Wednesday, August 24, 2011

The Rose Bride: A Retelling of "The White Bride and the Black Bride" by Nancy Holder

The Rose Bride: A Retelling of
"The White Bride and the Black Bride"
by Nancy Holder
Summary from Goodreads:

"When Rose's mother dies, her only comfort is the exquisite rose garden her mother left behind. The purple blossoms serve as an assurance of her mother's love. But Rose is dealt a second blow when her father dies and his greedy widow, Ombrine, and her daughter, Desirée, move in and take over the manor in true Cinderella fashion. 

Fate has been cruel to Ombrine and Desirée, too. So despite their harsh ways, Rose has compassion. But these feelings are bitterly tested when, in a rage, Ombrine tears out the garden. Rose nearly gives up all hope—until a chance meeting with the king. Happiness might be within her reach, but first she must prevail over Ombrine. And then she must determine if she has the courage to love."


A shrug.

That’s the first thing I did after turning the last page of “The Rose Bride”. Don’t get me wrong; this book had a pretty good start but most of it dragged on. For a supposed short story, this took up quite a lot of pages; and I’m never a fan of slow paced books.

I’m well aware of the original tale of “The White Bride and The Black Bride” and this book has taken in the concept very well. It was mixed in with a little mythology, which I found to be interesting. It also has this Cinderella-like drama where our main character, Rose, goes through the many, many, MANY trials before she finally reaches her happy ending. Well, is that not enough to get you to pick up the book then?

But sadly, the story did not deliver.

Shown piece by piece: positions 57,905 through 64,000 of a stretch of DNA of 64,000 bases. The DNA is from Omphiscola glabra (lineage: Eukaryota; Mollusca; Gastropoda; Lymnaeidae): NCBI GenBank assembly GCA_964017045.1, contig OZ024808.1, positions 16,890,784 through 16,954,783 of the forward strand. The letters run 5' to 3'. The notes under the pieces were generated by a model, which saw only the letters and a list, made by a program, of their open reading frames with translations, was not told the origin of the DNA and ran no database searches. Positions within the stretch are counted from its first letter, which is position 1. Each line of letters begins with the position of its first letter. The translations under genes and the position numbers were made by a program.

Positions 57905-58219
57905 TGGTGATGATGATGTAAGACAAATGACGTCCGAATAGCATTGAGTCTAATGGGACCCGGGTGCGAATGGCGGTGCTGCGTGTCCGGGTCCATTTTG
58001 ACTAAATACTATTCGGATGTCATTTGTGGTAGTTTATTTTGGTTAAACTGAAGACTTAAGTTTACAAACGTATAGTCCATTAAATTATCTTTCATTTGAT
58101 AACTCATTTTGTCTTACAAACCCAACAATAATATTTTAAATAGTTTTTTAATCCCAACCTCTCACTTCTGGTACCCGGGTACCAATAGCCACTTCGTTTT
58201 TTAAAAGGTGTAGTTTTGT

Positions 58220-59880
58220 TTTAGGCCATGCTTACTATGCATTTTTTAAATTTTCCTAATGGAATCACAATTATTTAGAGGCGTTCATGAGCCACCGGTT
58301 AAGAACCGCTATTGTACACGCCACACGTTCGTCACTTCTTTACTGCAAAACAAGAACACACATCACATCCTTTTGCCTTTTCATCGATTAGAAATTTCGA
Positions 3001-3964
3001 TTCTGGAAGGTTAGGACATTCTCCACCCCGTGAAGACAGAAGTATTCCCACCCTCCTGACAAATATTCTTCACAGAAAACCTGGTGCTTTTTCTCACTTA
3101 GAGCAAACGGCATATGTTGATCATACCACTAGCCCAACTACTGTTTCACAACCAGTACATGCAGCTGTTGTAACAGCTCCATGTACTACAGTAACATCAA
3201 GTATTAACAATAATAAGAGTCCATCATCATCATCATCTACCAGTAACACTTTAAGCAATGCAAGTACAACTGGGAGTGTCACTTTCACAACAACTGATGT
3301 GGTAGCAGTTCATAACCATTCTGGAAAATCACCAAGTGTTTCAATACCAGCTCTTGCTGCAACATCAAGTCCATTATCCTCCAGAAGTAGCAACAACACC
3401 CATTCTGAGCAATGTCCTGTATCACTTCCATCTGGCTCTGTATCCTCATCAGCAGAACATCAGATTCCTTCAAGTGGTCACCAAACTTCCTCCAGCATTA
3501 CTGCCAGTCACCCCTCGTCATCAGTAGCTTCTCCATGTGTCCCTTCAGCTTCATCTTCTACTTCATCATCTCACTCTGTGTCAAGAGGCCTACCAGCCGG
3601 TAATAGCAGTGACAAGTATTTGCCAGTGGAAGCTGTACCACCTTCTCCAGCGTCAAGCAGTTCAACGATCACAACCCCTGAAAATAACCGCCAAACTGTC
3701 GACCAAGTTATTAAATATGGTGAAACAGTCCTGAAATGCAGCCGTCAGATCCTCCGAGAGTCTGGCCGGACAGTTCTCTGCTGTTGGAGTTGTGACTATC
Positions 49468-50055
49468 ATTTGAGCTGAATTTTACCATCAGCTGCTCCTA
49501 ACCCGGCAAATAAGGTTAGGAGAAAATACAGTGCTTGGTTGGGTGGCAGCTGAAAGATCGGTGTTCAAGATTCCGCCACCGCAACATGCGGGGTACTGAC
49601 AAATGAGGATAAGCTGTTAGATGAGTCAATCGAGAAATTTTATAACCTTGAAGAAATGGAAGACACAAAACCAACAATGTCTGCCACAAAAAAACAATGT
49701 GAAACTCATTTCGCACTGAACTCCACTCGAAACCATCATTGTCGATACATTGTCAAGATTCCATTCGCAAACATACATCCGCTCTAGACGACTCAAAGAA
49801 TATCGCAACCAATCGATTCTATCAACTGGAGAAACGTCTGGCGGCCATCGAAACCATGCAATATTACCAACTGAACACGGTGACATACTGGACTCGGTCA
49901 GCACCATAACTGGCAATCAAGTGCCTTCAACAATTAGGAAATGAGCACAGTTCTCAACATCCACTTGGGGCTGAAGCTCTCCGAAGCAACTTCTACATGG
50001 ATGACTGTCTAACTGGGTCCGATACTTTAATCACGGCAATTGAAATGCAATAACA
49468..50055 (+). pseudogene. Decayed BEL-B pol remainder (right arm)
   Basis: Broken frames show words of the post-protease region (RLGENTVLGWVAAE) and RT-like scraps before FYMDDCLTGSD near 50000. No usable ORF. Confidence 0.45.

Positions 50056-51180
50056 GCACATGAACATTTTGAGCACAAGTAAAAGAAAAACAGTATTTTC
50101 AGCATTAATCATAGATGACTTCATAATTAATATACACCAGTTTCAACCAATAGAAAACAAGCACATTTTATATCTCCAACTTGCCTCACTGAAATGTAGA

As I consume more and more of the pages, the more and more the story gets messy and confusing. My questions just kept piling up without getting much of them answered.

In spite of the effort of creating Rose’s character to be the cliché-kind (kind-hearted, beautiful, hard working, etcetera, etcetera), adding up the fact that she became an orphan after her parents died and being mistreated by her stepmother and stepsister, I didn’t find the heart to pity her. Gosh! I’m so cruel. Forgive me! I guess my problem was that this part was already too expected. There’s nothing new to it.

I also have the question regarding the hierarchy of the gods and goddesses. Most of the time, Artemis was prayed to and called on, now what exactly is Zeus doing? Shouldn’t he be bothered that even the king calls and praises Artemis instead of him? If he has no say in the matter, in spite of being mentioned that men should always sought Zeus out first, this is not quite a solid use of mythology.

I found this book to have too much sorrow and pain. There’s not enough joy and humor that could at least balance it out a bit.

I do have to say that I appreciate the ease of reading this book. It’s light and easy to grasp on but I found it way too dramatic for my taste.

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